Bergianska Botanical Garden is one of my absolute favorite places in Stockholm and I always visit several times when I’m in town. It’s gorgeous and peaceful, easy to get to, and there is lots to see.
About Bergianska Botanical Garden
Two brothers started the garden as a horticultural school in the 1700s, and at that time, it was located in what is now the middle of Stockholm. In 1791, the garden was donated to the Royal Swedish Academy of Sciences and in 1885, it was moved to its current location.
Bergianska Botanical Garden, which now lies on the banks of Brunnsviken Lake, is a research and teaching garden associated with Stockholm University. It is much larger than it first appears to be, and there are many different parts to it, including ponds, greenhouses, separate garden areas (a fruit garden, an herb garden, etc.), walkways along the water, two cafes, and lots of places to hang out and relax.
What I love to do is spend the morning wandering around the grounds, just looking at and learning about all the flowers and plants.
And then have lunch at the Old Orangery café. The orangery is a gorgeous old stone building, decorated in a French country, shabby chic style.
The staff is super nice, the food is great, and they have a little bit of everything: main courses, sandwiches, pastry, desserts, and of course coffee, beer and wine.
After lunch, we usually explore the parts we didn’t see in the morning, or, depending on the weather, the greenhouses, which have a lot of exotic plants divided up into different areas of the world.
We always end our visits by sitting on one of the docks, feet dangling above the water (or in it, depending on which dock you’re on), just taking in the views and listening to nature. It is so pretty and peaceful, and we always have to drag ourselves away.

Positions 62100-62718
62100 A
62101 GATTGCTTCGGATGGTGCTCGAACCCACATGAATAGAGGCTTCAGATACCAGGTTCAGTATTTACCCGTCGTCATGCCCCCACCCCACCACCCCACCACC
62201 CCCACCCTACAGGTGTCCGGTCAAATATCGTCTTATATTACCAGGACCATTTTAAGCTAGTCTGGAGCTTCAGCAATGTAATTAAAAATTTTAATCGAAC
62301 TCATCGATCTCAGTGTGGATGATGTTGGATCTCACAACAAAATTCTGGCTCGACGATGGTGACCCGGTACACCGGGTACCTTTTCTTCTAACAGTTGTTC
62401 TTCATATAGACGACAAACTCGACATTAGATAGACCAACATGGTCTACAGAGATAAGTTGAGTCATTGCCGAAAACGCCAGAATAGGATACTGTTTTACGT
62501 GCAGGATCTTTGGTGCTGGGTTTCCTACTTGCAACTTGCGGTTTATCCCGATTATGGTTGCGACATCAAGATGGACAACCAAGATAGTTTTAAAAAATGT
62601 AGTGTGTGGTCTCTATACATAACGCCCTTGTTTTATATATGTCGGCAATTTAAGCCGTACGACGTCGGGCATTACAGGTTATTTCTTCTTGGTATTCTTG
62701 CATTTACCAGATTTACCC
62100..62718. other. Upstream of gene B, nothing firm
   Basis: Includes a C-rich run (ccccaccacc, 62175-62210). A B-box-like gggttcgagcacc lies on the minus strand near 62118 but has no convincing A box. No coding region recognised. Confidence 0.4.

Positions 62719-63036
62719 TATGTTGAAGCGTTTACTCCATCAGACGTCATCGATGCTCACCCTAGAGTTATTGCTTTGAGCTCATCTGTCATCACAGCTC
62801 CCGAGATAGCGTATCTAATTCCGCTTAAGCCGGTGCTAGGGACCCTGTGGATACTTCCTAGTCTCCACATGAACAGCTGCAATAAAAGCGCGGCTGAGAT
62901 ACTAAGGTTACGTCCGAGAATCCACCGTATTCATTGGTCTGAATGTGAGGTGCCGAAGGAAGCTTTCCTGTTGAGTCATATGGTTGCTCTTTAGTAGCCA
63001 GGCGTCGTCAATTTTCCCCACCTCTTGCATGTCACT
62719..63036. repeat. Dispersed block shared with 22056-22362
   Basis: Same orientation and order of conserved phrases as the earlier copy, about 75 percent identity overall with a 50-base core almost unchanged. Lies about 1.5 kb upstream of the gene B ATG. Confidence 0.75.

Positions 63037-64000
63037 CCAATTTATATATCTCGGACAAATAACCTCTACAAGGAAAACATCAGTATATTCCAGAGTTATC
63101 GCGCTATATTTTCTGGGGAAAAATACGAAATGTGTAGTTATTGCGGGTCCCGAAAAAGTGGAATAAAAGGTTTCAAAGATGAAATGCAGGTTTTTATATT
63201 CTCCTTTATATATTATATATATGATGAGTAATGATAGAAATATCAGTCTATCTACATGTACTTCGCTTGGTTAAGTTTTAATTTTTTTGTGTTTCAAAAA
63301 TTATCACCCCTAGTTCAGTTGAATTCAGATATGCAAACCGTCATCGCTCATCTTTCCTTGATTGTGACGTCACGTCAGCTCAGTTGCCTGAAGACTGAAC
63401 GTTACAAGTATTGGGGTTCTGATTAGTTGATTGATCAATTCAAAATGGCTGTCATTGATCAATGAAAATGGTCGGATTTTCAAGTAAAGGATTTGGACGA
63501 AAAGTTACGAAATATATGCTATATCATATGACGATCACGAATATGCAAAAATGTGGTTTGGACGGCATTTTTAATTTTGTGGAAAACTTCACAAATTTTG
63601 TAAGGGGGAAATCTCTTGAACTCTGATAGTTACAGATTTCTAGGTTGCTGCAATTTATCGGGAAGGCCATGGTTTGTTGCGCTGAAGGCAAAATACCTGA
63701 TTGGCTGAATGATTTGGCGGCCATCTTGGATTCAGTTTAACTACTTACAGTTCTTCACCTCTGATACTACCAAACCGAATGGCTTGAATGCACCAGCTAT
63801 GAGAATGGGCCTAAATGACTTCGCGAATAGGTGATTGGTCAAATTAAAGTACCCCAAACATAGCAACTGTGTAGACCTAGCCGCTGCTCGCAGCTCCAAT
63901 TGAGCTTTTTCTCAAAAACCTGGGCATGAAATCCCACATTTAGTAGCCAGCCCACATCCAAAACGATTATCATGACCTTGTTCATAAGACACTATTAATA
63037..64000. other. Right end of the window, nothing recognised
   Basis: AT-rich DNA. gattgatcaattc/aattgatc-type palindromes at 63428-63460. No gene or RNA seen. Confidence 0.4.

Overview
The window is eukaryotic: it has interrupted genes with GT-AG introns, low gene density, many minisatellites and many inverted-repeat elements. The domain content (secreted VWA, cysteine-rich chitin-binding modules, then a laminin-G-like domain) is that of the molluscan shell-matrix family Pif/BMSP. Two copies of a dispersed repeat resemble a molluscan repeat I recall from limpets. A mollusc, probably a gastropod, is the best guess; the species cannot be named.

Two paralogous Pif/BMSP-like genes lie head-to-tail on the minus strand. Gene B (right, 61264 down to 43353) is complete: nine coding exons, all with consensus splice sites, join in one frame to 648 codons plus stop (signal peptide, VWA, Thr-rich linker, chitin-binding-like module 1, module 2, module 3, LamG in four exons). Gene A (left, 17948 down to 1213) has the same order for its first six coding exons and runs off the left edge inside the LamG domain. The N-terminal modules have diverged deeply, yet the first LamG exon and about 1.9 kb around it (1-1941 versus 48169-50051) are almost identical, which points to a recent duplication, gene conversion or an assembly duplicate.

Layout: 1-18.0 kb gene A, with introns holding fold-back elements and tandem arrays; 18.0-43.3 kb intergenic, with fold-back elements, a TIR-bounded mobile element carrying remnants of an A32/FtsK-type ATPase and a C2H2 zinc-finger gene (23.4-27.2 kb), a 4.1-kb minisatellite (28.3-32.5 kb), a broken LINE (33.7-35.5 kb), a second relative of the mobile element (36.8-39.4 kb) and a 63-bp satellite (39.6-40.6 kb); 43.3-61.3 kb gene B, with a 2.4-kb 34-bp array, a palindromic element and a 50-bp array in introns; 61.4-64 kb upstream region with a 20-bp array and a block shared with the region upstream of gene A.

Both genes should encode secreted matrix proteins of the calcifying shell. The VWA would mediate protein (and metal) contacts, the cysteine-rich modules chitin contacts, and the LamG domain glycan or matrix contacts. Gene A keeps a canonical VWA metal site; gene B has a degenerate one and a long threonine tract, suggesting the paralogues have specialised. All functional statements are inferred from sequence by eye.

Getting to Bergianska & Practical Details
Take the red line to the “Universitetet” subway stop (four stops from the Stockholm Central Station) and when you exit the station, take a left and cross the bridge over the commuter rail tracks. Right after the bridge, take a right and follow the road that runs parallel to the tracks until you get to the bottom of the hill. Voila, you have arrived! It’s about a 10-minute walk in total, and in spite of being next to railroad tracks, it’s pretty. Entrance to the garden is free (there is a small charge for the greenhouses), dogs are allowed, and it’s open year round.
Heading to Stockholm and looking for other hidden gems that most tourists don’t get to see? Check out my other Stockholm Travel posts as well:
10 Reasons I Love Stockholm
Ulriksdal Garden Centre
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